• Don’t ever make the mistake of pressing the meat with your turner or sianse while cooking.

This is a mortal sin when cooking steak or hamburgers. Again, this will make your meat dry and hard. The less you handle the meat while cooking, the better. When one side of the meat is cooked to the desired doneness, flip once and cook the other side. Then remove from the pan. Flipping the meat more than once will also make the meat tougher.

• Cooking should always be fun, and as long as you have the knowledge of some basic principles, the road to success will always be a satisfying experience.

Steak A La Pobre (Garlic Steak)

1 kilo beef tenderloin, partially frozen, sliced into six to eight pieces,

For the seasoning:

1 teaspoon rock salt

1 teaspoon black pepper, coarsely ground

1 teaspoon calamansi or lemon juice

1 teaspoon liquid seasoning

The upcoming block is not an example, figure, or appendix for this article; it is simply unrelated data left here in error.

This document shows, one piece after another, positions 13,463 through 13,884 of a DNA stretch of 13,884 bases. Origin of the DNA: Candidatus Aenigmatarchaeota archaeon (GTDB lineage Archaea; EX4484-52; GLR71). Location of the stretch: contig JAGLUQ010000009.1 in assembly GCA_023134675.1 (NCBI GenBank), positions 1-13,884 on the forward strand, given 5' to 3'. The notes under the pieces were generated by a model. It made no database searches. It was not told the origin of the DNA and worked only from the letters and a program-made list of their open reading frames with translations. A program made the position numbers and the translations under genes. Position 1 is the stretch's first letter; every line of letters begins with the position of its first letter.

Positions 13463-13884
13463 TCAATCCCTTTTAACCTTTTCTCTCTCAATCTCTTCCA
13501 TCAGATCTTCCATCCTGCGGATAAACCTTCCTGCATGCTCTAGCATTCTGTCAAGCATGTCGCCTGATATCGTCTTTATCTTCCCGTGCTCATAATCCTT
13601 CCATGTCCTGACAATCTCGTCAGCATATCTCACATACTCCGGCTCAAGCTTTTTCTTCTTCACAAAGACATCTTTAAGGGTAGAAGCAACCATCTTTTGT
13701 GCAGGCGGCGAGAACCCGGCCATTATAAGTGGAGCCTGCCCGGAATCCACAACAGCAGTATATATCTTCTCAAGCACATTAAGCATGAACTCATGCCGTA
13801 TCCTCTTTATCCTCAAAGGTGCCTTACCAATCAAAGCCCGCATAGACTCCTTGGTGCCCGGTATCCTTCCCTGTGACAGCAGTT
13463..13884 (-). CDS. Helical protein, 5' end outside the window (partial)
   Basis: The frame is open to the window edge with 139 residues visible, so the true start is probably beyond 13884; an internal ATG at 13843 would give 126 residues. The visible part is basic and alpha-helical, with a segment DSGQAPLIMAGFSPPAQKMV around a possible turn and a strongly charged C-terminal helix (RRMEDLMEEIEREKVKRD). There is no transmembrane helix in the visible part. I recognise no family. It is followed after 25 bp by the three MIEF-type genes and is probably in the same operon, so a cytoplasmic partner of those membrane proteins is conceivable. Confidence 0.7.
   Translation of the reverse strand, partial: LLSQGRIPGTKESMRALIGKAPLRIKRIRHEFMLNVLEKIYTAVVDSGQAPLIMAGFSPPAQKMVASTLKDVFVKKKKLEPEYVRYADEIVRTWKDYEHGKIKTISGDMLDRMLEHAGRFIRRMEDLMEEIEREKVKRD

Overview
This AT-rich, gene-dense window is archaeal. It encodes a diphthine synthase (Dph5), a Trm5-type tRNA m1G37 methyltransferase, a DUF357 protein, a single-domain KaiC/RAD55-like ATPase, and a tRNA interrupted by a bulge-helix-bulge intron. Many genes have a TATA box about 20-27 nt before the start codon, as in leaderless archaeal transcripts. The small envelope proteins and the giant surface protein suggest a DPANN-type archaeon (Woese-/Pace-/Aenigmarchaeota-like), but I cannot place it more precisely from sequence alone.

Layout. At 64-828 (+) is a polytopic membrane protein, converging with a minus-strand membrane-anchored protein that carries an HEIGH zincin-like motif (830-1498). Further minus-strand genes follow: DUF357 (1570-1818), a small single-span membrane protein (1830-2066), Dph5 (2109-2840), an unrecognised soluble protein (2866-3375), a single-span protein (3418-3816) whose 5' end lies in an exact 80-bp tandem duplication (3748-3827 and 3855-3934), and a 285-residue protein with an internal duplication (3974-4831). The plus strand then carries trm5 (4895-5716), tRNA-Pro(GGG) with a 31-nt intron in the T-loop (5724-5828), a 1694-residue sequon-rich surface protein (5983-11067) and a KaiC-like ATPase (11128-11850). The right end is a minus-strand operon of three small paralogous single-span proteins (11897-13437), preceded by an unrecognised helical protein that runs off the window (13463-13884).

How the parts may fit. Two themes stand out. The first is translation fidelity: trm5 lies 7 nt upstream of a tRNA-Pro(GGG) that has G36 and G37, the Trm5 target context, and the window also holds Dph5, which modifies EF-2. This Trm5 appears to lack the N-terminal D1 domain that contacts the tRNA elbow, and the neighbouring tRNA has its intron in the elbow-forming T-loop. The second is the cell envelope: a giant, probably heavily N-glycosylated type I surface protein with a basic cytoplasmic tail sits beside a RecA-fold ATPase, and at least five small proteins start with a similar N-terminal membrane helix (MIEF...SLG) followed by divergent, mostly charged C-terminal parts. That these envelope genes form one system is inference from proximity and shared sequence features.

For the sauce:

1 cup oil

1/4 cup crushed garlic

For the seasoning:

Season with 1 tsp. each rock salt and coarsely ground pepper, calamansi or lemon juice, liquid seasoning.

For the sauce:

Cook together in a small saucepan the oil with the crushed garlic. When garlic is almost brown, turn off the fire.

To serve:

Follow procedure on tips when cooking steak to desired doneness. Transfer to a hot plate.

Put two tablespoons of garlic sauce on each steak. Serve with rice, potatoes, and mixed cooked vegetables sautéed in butter.

Chief News Editor: Sol Jose Vanzi